- Dairy allergies may require an alternative butter spread, such as Earth Balance, a vegan product and there are all kinds of non-dairy milks on the market now (almond, cashew, oat, rice, and soy, for example)
- A child with a flour allergy has many alternative options in the grocery, from rice or potato to chickpea or buckwheat flour
- There are also egg substitutes out there for vegan shoppers but you can also replace this ingredient in recipes with applesauce or ground flax seed, depending on what you’re cooking
- For peanut butter allergies there is tahini (sesame seeds) and sunflower seed butter
KidsWithFoodAllergies.org is another great resource for recipes that you and your child can put together. Start small and build a set of go-to recipes that you and your child like. Talk with an allergist to develop a food plan to help your child get plenty of safe, nutritious alternatives to their trigger foods. You can also help your child with their food allergies by stocking up on safe, delicious snacks like fruits and vegetables that they enjoy.
Tips for Traveling or Eating Out With a Child With Food Allergies
Awareness of food allergies is growing, and many restaurants and resorts now cater to the needs of people with these sensitivities. However, it continues to be a nail-biting experience to visit a restaurant for many families because you never know what to expect, especially in a new area. Parents of children with food allergies can come armed with the right questions to ensure a safe experience.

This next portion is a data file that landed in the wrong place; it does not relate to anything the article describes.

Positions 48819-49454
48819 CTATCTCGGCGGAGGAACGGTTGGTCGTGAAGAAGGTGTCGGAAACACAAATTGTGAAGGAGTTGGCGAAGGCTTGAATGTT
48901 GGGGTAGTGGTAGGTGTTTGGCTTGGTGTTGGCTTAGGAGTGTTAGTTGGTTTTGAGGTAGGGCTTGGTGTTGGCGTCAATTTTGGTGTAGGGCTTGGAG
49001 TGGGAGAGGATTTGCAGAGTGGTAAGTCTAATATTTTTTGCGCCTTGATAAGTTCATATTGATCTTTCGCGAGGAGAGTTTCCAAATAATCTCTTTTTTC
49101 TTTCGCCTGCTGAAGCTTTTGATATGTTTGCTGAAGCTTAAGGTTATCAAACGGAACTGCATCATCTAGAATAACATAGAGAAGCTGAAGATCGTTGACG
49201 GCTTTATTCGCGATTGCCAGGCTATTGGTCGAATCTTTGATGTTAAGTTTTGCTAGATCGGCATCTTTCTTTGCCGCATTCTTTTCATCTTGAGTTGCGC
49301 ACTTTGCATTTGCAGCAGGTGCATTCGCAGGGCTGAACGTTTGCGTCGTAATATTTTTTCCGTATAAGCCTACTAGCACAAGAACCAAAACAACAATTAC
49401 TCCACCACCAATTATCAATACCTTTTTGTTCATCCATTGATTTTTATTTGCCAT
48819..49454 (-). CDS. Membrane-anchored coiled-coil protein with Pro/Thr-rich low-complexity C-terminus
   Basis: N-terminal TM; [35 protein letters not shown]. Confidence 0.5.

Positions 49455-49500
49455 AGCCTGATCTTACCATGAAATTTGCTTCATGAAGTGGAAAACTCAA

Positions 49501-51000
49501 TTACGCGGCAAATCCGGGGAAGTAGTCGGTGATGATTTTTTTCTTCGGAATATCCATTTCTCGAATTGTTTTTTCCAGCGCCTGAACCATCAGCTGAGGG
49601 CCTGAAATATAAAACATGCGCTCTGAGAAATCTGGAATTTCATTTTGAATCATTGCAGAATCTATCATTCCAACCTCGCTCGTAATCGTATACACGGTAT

Allergy Eats has a searchable database of the restaurants that practice some awareness of food sensitivities. You will also develop your own go-to locations for a family meal on the town.
If you’re vacationing, resorts like Walt Disney World are particularly allergy friendly, stocking EpiPen’s throughout their facilities. Other resorts allow you access to staff, chefs, and menu choices that can help you prepare for your arrival in advance for a more relaxing travel experience.
How to Create an “Allergen Army” for My Child With Food Allergies
Both you as a parent and your child with food allergies will benefit from a network of friends, colleagues, and relatives that understand the severity of the risks of certain kinds of food to your child. We call this an “Allergen army.”
Teachers and sports instructors, grandparents, neighbors, and more, can all provide extra sets of watchful eyes to help you and your child cope with their illness. As your child grows older, the circle of friends they surround themselves with can help monitor and protect them. Teaching this network about the food allergens should also include the use of epinephrine injector and the steps necessary to stabilize your child’s health should an incident occur.
Another, and perhaps the most important resource in your child’s allergy army, is the doctor you select to test, diagnose, treat, and manage your child’s condition. Kevin Farnam, M.D., board-certified allergist, offers customized, comprehensive management of your child’s allergies. Talk with our team today to find out how we can help.